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2017 - LRA Annual Conference Pages: unavailable || Words: unavailable || 
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1. Yang, Lu., uchikoshi, Yuuko. and He, Neva. "Parental language use in storytelling and children’s language abilities in two languages: a study on children in dual immersion programs" Paper presented at the annual meeting of the LRA Annual Conference, Tampa Marriott Waterside Hotel & Marina, Tampa, FL, Nov 28, 2017 Online <APPLICATION/PDF>. 2019-07-18 <http://citation.allacademic.com/meta/p1273991_index.html>
Publication Type: Individual Paper
Review Method: Peer Reviewed

2009 - NCA 95th Annual Convention Words: 204 words || 
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2. Curtin, Melissa. "The ‘Appropriacy’ of Appropriation in Display Language: Considering Creative Language Borrowing vs. Use of ‘Mock’ Language" Paper presented at the annual meeting of the NCA 95th Annual Convention, Chicago Hilton & Towers, Chicago, IL, <Not Available>. 2019-07-18 <http://citation.allacademic.com/meta/p365663_index.html>
Publication Type: Conference Paper/Unpublished Manuscript
Abstract: A rather understudied social semiotic phenomenon concerns the use of “display language” in public signage and on various cultural products. In a comparative analysis of the social indexicality of a number of display languages in Taiwan vs. the U.S. Southwest, I explore features of creative language play versus misappropriation of language. For example, regarding Anglo appropriation of Spanish, Jane Hill (2001) analyzes “Mock Spanish” and notes a process of dual indexicality which marks Anglos as clever and/or good-humored but Spanish speakers as lazy, poor, unclean and/or users of “disorderly language.” This phenomenon contrasts markedly with the use of display Spanish in Taipei in names of products (e.g., “Amigo vitamins”) and businesses (e.g., “HOLA” home supplies store) wherein local Taiwanese are indexed as savvy, hip, cosmopolitan consumers and any specific stance toward speakers of Spanish seems to be inaccessible or absent. By comparison, the dual indexicality of display AAVE in Taiwan can signify an (arguably) positive marking of local Taiwanese and a (recoverable) derogatory marking of Blacks. Comparing the social indexicality of display languages in these two locales underscores the need to consider “readings” of display languages as deeply anchored in socio-historical contexts and yet reaching from (trans)local to (trans)national levels.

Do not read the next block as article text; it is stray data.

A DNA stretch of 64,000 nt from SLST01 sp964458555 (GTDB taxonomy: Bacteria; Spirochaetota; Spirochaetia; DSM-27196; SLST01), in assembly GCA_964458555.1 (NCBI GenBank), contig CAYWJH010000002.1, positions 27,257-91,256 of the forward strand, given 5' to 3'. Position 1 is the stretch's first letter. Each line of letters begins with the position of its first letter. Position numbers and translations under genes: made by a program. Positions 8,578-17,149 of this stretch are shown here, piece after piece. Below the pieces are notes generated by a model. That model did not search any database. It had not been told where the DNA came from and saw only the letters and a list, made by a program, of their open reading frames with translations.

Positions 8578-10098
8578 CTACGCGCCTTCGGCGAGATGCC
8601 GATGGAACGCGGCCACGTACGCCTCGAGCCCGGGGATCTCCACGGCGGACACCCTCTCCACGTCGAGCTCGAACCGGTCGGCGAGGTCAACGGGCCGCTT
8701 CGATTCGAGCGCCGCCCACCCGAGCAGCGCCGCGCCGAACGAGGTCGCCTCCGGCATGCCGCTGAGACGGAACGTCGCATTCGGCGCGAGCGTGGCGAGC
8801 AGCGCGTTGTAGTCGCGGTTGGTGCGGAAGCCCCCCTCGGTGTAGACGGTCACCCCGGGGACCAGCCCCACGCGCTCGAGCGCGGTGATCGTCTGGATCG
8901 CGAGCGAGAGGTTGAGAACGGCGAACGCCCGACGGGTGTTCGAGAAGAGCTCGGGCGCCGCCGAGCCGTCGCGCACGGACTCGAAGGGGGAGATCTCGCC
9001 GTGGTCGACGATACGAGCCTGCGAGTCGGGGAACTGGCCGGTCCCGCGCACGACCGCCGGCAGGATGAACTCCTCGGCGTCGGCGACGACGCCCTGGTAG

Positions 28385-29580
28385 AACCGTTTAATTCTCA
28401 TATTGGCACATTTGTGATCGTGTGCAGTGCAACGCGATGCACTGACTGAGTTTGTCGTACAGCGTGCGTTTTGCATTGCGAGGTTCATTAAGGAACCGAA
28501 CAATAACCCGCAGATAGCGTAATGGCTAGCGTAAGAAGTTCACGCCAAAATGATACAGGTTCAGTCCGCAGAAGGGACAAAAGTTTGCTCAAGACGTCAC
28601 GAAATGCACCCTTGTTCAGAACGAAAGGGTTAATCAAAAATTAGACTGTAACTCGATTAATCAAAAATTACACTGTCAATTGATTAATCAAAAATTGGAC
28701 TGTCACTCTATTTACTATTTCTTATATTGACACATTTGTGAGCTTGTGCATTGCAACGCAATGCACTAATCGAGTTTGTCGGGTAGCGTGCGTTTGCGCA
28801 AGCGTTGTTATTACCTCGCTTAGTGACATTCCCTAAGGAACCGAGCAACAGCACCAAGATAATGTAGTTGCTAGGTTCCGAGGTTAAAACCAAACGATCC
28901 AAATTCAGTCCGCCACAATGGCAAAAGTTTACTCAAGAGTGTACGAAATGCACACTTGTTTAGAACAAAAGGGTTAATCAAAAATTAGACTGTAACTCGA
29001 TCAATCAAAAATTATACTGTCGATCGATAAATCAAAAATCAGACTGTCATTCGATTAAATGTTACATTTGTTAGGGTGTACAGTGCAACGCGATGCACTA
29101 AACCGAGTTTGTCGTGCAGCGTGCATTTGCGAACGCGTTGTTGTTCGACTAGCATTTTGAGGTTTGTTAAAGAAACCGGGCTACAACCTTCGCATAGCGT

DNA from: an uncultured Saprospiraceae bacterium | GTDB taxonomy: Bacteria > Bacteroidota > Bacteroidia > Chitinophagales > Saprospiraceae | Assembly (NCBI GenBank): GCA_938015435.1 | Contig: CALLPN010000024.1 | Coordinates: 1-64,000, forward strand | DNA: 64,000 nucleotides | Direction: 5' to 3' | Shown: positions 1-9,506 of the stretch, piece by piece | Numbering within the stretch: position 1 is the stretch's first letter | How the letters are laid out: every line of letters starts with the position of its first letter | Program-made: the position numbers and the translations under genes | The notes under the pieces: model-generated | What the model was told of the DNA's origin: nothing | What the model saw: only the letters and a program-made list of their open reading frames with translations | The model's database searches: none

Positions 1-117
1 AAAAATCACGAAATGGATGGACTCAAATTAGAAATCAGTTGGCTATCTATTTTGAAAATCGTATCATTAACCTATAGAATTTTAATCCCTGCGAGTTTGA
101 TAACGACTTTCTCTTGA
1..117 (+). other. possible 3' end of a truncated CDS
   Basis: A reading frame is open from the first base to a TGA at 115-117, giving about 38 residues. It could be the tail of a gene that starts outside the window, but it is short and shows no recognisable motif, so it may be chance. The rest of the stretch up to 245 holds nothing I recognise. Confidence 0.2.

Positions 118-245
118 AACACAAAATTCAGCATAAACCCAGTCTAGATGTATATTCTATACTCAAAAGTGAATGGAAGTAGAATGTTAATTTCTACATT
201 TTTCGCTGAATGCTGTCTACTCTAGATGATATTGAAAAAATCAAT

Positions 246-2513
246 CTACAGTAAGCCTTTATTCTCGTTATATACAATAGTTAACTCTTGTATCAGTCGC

2014 - AAAL Annual Conference Words: 48 words || 
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3. Walls, Laura. "How Heritage Language Learner—Second Language Learner Dyads Resolve Language Issues: Implications for Learning" Paper presented at the annual meeting of the AAAL Annual Conference, Portland Marriott Downtown Waterfront, Portland, OR, Mar 22, 2014 <Not Available>. 2019-07-18 <http://citation.allacademic.com/meta/p700600_index.html>
Publication Type: Individual Paper
Review Method: Peer Reviewed
Abstract: This study explores what language features heritage language learner—second language learner dyads attend to, and how they resolve them. Though they successfully resolved language issues the majority of the time, the dynamics of these interactions were such that they may not be conducive to an optimal language-learning environment.

2015 - AAAL Annual Conference Words: 47 words || 
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4. Motobayashi, Kyoko. "Shifting subjectivity and language ideologies: From foreign language learners to native language teachers" Paper presented at the annual meeting of the AAAL Annual Conference, Fairmont Royal York, Toronto, ON, Canada, Mar 21, 2015 <Not Available>. 2019-07-18 <http://citation.allacademic.com/meta/p963684_index.html>
Publication Type: Roundtable Presentation
Review Method: Peer Reviewed
Abstract: This paper illustrates ways in which individual subjectivities are mediated by language ideologies, such as national, foreign, native, or heritage language, by tracing the life histories and shifting subjectivities of those who are on a trajectory to become heritage Japanese language teachers in Japanese diaspora communities abroad.

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